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Titolo:
Performance indicators from routine hospital data: death following aortic surgery as a potential measure of quality of care
Autore:
Rigby, KA; Palfreyman, S; Michaels, JA;
Indirizzi:
No Gen Hosp, Sheffield Vasc Inst, Sheffield S5 7AU, S Yorkshire, England No Gen Hosp Sheffield S Yorkshire England S5 7AU AU, S Yorkshire, England
Titolo Testata:
BRITISH JOURNAL OF SURGERY
fascicolo: 7, volume: 88, anno: 2001,
pagine: 964 - 968
SICI:
0007-1323(200107)88:7<964:PIFRHD>2.0.ZU;2-Z
Fonte:
ISI
Lingua:
ENG
Soggetto:
VASCULAR-SURGERY; MORTALITY; POSSUM; RISK;
Tipo documento:
Article
Natura:
Periodico
Settore Disciplinare:
Clinical Medicine
Life Sciences
Citazioni:
16
Recensione:
Indirizzi per estratti:
Indirizzo: Michaels, JA No Gen Hosp, Sheffield Vasc Inst, Herries Rd, Sheffield S5 7AU, S Yorkshire, England No Gen Hosp Herries Rd Sheffield S Yorkshire England S5 7AU d
Citazione:
K.A. Rigby et al., "Performance indicators from routine hospital data: death following aortic surgery as a potential measure of quality of care", BR J SURG, 88(7), 2001, pp. 964-968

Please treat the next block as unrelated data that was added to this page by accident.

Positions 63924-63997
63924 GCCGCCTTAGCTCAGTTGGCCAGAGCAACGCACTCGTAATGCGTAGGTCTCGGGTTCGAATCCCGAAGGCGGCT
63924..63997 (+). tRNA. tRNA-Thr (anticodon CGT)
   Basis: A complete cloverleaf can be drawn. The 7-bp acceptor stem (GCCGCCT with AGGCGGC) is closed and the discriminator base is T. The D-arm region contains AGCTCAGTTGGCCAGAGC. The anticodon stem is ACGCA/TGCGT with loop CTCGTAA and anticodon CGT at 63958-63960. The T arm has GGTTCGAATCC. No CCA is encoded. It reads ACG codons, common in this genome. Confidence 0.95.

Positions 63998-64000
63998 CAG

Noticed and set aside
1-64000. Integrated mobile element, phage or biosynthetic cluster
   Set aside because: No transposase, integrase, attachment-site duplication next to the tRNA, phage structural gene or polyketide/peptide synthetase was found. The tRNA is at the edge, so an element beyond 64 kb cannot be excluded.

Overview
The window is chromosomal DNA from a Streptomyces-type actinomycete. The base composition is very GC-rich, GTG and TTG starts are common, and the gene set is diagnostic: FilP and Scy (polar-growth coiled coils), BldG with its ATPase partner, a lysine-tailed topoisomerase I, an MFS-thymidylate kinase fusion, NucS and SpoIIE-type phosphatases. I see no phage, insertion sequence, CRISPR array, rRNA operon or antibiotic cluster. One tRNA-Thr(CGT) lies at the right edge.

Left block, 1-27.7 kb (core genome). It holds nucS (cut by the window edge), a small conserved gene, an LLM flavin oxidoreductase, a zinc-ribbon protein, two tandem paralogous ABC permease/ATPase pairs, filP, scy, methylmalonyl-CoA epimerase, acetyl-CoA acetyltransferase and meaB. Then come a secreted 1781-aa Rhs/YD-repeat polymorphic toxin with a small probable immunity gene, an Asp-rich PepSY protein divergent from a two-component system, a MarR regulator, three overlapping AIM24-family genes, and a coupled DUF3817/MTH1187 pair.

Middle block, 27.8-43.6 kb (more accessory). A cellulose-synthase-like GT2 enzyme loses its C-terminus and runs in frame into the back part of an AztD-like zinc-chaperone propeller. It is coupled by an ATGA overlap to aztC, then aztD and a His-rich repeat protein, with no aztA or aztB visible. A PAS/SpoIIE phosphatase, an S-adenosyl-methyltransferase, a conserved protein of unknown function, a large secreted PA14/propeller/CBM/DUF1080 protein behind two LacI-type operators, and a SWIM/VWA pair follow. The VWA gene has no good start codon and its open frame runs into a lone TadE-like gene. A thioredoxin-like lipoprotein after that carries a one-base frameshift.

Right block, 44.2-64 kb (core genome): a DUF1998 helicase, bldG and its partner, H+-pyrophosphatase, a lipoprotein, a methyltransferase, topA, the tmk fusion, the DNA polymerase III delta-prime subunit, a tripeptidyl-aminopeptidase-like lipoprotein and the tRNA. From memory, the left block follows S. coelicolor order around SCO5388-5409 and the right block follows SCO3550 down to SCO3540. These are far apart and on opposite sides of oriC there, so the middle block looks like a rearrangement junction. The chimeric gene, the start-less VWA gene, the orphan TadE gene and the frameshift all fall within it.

Abstract

Background: There is increasing pressure to monitor surgical performance. In the UK, the Department of Health has produced clinical indicators based on routine data to monitor performance. This study analysed whether such data could measure performance in aortic surgery. Methods: Routine hospital data on postoperative mortality were collected for 1995-1997 in the Trent region. Procedural and diagnostic codes, modes ofadmission, districts of residence, treatment and specialty data were compared with audit data and the Operating Theatre Information System. Results: Inaccuracies in the Health Resource Group (HRG) codes meant that 21.4 per cent of elective aortic cases (HRG Q02) were probably emergencies and 26 per cent of probable ruptured aneurysms were not coded as a vascularemergency. Case mix and patient selection introduced a bias, apparent between tertiary and district general hospitals. For patients aged over 80 years, two district hospitals undertook no elective aortic surgery; the rate for emergency aortic surgery varied between 16 and 25 per cent in the district hospitals, and was 77 per cent in the tertiary centre. Conclusion: Crude mortality rates used as an indicator of performance are subject to bias and distortion owing to the collection of incorrect information, variation in patient selection between hospitals and case-mix differences. There was a considerable variation in selection and outcomes of patients undergoing aortic surgery in this study.

ASDD Area Sistemi Dipartimentali e Documentali, Università di Bologna, Catalogo delle riviste ed altri periodici
Documento generato il 28/03/20 alle ore 13:41:46